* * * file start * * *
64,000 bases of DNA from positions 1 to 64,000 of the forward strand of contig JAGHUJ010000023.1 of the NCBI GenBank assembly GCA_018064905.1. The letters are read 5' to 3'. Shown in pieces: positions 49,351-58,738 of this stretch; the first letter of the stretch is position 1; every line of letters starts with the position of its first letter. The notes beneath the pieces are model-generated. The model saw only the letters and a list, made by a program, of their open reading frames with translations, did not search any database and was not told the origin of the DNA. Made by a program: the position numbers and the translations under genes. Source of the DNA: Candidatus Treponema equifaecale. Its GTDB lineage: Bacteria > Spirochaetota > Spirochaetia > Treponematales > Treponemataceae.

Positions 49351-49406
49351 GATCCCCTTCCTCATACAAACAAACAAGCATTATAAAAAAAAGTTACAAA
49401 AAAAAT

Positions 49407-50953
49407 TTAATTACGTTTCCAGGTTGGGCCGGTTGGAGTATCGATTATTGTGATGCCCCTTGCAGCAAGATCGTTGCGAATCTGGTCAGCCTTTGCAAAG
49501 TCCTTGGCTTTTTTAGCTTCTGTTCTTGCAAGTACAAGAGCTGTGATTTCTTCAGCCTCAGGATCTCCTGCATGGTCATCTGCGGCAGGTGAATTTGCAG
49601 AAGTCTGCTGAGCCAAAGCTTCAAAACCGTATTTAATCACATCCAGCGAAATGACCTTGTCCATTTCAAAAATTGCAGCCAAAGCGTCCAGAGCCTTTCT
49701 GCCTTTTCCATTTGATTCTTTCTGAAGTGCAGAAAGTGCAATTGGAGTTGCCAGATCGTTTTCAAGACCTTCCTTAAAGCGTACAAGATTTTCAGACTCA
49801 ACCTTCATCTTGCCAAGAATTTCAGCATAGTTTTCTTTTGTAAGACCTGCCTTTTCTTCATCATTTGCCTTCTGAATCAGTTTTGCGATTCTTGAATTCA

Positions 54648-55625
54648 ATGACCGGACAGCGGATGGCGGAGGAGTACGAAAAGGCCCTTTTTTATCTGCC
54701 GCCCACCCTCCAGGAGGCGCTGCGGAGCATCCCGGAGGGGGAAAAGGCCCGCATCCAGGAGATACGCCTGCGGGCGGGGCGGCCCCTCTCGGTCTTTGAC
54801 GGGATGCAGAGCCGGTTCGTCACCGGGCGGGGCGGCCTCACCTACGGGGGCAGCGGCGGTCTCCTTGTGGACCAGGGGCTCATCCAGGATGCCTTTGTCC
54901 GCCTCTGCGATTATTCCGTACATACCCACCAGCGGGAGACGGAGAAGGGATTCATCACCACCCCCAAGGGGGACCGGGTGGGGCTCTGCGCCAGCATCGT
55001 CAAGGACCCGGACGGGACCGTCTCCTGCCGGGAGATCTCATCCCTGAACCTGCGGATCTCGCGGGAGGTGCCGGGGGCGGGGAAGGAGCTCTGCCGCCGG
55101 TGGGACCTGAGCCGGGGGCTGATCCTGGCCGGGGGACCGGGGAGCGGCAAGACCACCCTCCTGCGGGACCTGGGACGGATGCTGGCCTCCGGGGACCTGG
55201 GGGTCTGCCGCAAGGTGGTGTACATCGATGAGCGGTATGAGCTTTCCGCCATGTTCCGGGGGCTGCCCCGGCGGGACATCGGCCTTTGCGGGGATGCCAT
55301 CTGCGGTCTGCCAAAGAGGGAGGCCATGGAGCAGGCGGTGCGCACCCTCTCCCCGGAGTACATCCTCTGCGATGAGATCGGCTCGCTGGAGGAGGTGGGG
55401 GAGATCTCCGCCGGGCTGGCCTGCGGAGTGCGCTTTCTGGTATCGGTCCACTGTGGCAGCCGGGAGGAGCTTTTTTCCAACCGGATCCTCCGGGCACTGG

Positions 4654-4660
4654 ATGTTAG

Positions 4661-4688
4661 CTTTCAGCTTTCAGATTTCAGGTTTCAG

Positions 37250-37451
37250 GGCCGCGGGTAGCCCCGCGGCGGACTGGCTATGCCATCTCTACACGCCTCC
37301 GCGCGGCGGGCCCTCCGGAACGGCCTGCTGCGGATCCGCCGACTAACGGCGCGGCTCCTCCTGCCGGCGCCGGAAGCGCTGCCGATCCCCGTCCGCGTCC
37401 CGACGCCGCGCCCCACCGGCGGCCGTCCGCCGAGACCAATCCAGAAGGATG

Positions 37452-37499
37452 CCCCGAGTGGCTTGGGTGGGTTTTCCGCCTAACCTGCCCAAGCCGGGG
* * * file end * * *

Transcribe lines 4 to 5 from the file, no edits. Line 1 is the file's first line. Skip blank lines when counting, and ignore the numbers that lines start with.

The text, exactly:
49401 AAAAAT

Positions 49407-50953